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FULL SCREEN INTRO

Be happy teacher. 

In order for us teachers to be the best version of ourselves and to be able to teach and look after the wellbeing of our students, it is imperative that we look after our own wellbeing first.

We often get so caught up with our workload inside and outside the classroom that we forget to look after ourselves, allowing our own wellbeing to deteriorate and become neglected. The reality of it all is this, if we don’t look after ourselves, no one else will. Teaching is the most honourable and selfless occupation on the planet, full stop.

Teachers are the most caring, empathetic, loyal, selfless types of humans to walk on this earth. We realise that our jobs will never make us millionaires and that the true reward and job satisfaction comes intrinsically. This is an amazing, honourable trait to have. This honest and admirable trait that teachers posses is more often exploited by those intended on squeezing every ounce of labour from their workforce.

Teachers need to learn to realise that there needs to be a cut off point and know when to just say ‘no: I need some me time!' 

All primary and secondary research states that teachers are dealing with excessive workloads and unnecessary added pressure to perform, so it is no surprise that 70% of teachers claim that their job has adversely had an impact on their mental or physical health. As a teacher, you need to learn to disengage from your profession, the classroom and find a happy work – life balance.

Looking after you, is not a selfish act, it is compulsory and should be treated as a maintenance programme. A drained battery will lose the quality of output and eventually becomes lifeless. How can you be the best version of you when you are operating a quarter full and lethargic? Don’t do it.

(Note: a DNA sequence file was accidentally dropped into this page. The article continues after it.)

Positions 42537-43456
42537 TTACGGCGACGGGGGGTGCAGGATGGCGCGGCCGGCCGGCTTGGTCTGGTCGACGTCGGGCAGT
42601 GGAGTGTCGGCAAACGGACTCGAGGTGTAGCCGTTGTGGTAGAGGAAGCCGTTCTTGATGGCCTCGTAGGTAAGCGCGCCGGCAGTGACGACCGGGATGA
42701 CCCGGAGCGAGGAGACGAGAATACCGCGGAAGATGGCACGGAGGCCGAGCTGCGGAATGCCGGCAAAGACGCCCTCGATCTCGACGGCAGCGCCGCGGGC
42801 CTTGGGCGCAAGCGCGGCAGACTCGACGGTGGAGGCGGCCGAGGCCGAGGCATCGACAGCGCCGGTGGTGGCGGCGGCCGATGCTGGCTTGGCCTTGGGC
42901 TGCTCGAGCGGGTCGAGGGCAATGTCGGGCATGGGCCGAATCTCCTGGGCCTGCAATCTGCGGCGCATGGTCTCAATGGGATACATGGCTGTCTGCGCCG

Once we learn to prioritise our own wellbeing using a variety of strategies that work for us, we will be able to cope with the inevitable work based stress. We are more likely to become more resilient when faced with situations and are more likely to handle them with a smile. Remember, we also inspire and are role models for our students.

  1. Breathe -  Take deep breaths. I’m sure you have heard this regularly, especially when you feel overwhelmed. Taking deep, long breaths has a positive mental effect as it simulates a state of relaxation as and sends a message to your brain to calm down and relax. When stressed the body responds with increased heart rate, fast breathing and raises blood pressure, not good. Click this LINK to sync your breathing.
  2. Move -  Even 10 minutes of moderate exercise can make a difference to your state of mind – if you can do it with your class even better- dance, run, hop, skip, jump, walk, wriggle and jiggle.
  3. Laugh - Give your students a task to come up with a funny story. Do a laughing exercise with your students like standing in a circle and making each other laugh. Play a game like 'Make the King Laugh' or 'You know I Love You, but I Just Can’t Smile'. These games can be included as part of your lesson either as a reward or to engage emotion with the learning.
  4. Connect - Relationships are the best predictor of wellbeing. Teaching can be an isolated profession. Connect with colleagues and ask for help if you need it. 
  5. Be Grateful - Introduce a gratitude exercise with your class like a gratitude journal or a gratitude jar. Writing and talking about the things you are grateful for has positive effects on your wellbeing and levels of stress in your life.
  6. We all accept that teacher stress is going to happen at some point in the week but preparing yourself to manage your own wellbeing is crucial to dealing it when it comes. These simple strategies, that you can use at school, will increase your wellbeing; making you a more balanced teacher and will improve your students' achievements.

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